I 100% agree with this.

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    I don't like the title that goes with it - are you mommy enough. I think that was deliberately trying to flame.

    What I agree with is a quote from the article in adelaidenow.com.au which says

    "She continued: "Motherhood is hard enough then to hear constantly how you are caring for your child is "weird" or makes people "uncomfortable" is almost too much to handle.""

    If people want to question mother's mental health for feeding their children in the way in which they choose, go for gold. Or call something that was special and magical between a mother and child revolting/creepy/sick, whatever.

    I think people need to learn some empathy.

    I know for a fact if that was a picture of a mother feeding her baby formula and people said it's revolting or they question the mother's mental health or motives or said that there's no need for formula in western society where we have access to lactation consultants and nipple cream, a lot of people would be incredibly hurt, and rightly so.

    Women who feed older toddlers are human, too. With feelings.

    The article was about attachment parenting and, of course, people can't even get past the disgust about the photo to bother reading it.

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  15. #19
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    Quote Originally Posted by Benji View Post
    I don't like the title that goes with it - are you mommy enough. I think that was deliberately trying to flame.

    What I agree with is a quote from the article in adelaidenow.com.au which says

    "She continued: "Motherhood is hard enough then to hear constantly how you are caring for your child is "weird" or makes people "uncomfortable" is almost too much to handle.""

    If people want to question mother's mental health for feeding their children in the way in which they choose, go for gold. Or call something that was special and magical between a mother and child revolting/creepy/sick, whatever.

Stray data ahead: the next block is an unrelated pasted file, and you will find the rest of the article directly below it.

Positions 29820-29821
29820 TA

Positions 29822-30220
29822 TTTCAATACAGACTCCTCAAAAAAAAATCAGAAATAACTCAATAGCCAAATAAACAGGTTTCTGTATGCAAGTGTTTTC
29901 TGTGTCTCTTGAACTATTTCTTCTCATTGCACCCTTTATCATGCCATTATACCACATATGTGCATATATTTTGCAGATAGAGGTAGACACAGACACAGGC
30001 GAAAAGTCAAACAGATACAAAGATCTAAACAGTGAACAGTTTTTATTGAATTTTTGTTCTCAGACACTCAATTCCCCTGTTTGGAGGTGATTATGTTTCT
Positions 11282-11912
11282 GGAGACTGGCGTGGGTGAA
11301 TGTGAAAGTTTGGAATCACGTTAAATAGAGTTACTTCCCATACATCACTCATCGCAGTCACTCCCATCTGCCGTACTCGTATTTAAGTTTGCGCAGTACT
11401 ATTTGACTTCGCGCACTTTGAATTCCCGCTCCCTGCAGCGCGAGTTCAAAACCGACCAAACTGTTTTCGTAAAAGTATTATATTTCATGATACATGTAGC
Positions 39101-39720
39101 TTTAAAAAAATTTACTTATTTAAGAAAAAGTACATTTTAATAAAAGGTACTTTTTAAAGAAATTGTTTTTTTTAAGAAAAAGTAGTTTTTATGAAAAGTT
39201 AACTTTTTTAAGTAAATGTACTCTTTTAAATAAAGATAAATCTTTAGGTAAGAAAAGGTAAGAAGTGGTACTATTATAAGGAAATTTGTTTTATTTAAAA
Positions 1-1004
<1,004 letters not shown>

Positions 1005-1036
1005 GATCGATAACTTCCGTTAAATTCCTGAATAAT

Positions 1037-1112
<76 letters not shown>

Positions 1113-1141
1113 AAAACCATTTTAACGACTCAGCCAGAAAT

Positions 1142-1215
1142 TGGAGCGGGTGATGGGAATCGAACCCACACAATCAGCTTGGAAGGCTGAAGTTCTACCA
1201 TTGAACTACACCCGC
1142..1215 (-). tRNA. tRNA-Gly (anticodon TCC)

I think people need to learn some empathy.

    I know for a fact if that was a picture of a mother feeding her baby formula and people said it's revolting or they question the mother's mental health or motives or said that there's no need for formula in western society where we have access to lactation consultants and nipple cream, a lot of people would be incredibly hurt, and rightly so.

    Women who feed older toddlers are human, too. With feelings.

    The article was about attachment parenting and, of course, people can't even get past the disgust about the photo to bother reading it.
    Not sure if that was partly in reference to my post. Even so, FWIW I would also question the need for a 3 or 4 year old being given formula in the same health / lifestyle circumstances that I would question a BFing 3 or 4 year old.

    I don't think anyone thinks BFing a baby is revolting (and that child on the cover is definitely no baby). I think it's just raising the ever highly debatable topic of "how old is too old" and I doubt there'll ever be agreement on that.

    I'm sorry you feel hurt by this but my response is in reference to the article. I know nothing about you or the ages of your children and as I've said before, it's none of my business or really of any value what I think even I did know these things.

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  17. #20
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    I just came on to post this!